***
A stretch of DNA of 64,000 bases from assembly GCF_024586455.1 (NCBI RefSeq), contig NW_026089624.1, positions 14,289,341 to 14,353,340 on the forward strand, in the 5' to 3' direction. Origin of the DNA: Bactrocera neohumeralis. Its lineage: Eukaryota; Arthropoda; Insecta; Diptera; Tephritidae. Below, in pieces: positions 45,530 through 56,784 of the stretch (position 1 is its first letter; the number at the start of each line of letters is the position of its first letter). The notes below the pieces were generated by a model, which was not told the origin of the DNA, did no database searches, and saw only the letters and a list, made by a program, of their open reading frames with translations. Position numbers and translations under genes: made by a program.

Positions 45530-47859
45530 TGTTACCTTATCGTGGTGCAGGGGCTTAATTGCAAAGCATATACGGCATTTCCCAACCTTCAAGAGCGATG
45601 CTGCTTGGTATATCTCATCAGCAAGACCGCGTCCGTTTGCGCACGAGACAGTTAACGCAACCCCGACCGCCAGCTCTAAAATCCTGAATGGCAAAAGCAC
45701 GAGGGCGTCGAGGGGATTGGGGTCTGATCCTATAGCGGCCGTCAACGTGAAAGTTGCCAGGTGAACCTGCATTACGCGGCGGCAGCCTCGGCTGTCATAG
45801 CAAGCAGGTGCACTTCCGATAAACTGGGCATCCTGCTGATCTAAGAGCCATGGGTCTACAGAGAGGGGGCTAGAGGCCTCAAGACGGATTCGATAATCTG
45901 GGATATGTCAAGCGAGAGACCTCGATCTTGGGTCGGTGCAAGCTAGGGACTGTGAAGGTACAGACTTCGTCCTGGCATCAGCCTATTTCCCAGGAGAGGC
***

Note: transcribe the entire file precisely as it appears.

A stretch of DNA of 64,000 bases from assembly GCF_024586455.1 (NCBI RefSeq), contig NW_026089624.1, positions 14,289,341 to 14,353,340 on the forward strand, in the 5' to 3' direction. Origin of the DNA: Bactrocera neohumeralis. Its lineage: Eukaryota; Arthropoda; Insecta; Diptera; Tephritidae. Below, in pieces: positions 45,530 through 56,784 of the stretch (position 1 is its first letter; the number at the start of each line of letters is the position of its first letter). The notes below the pieces were generated by a model, which was not told the origin of the DNA, did no database searches, and saw only the letters and a list, made by a program, of their open reading frames with translations. Position numbers and translations under genes: made by a program.

Positions 45530-47859
45530 TGTTACCTTATCGTGGTGCAGGGGCTTAATTGCAAAGCATATACGGCATTTCCCAACCTTCAAGAGCGATG
45601 CTGCTTGGTATATCTCATCAGCAAGACCGCGTCCGTTTGCGCACGAGACAGTTAACGCAACCCCGACCGCCAGCTCTAAAATCCTGAATGGCAAAAGCAC
45701 GAGGGCGTCGAGGGGATTGGGGTCTGATCCTATAGCGGCCGTCAACGTGAAAGTTGCCAGGTGAACCTGCATTACGCGGCGGCAGCCTCGGCTGTCATAG
45801 CAAGCAGGTGCACTTCCGATAAACTGGGCATCCTGCTGATCTAAGAGCCATGGGTCTACAGAGAGGGGGCTAGAGGCCTCAAGACGGATTCGATAATCTG
45901 GGATATGTCAAGCGAGAGACCTCGATCTTGGGTCGGTGCAAGCTAGGGACTGTGAAGGTACAGACTTCGTCCTGGCATCAGCCTATTTCCCAGGAGAGGC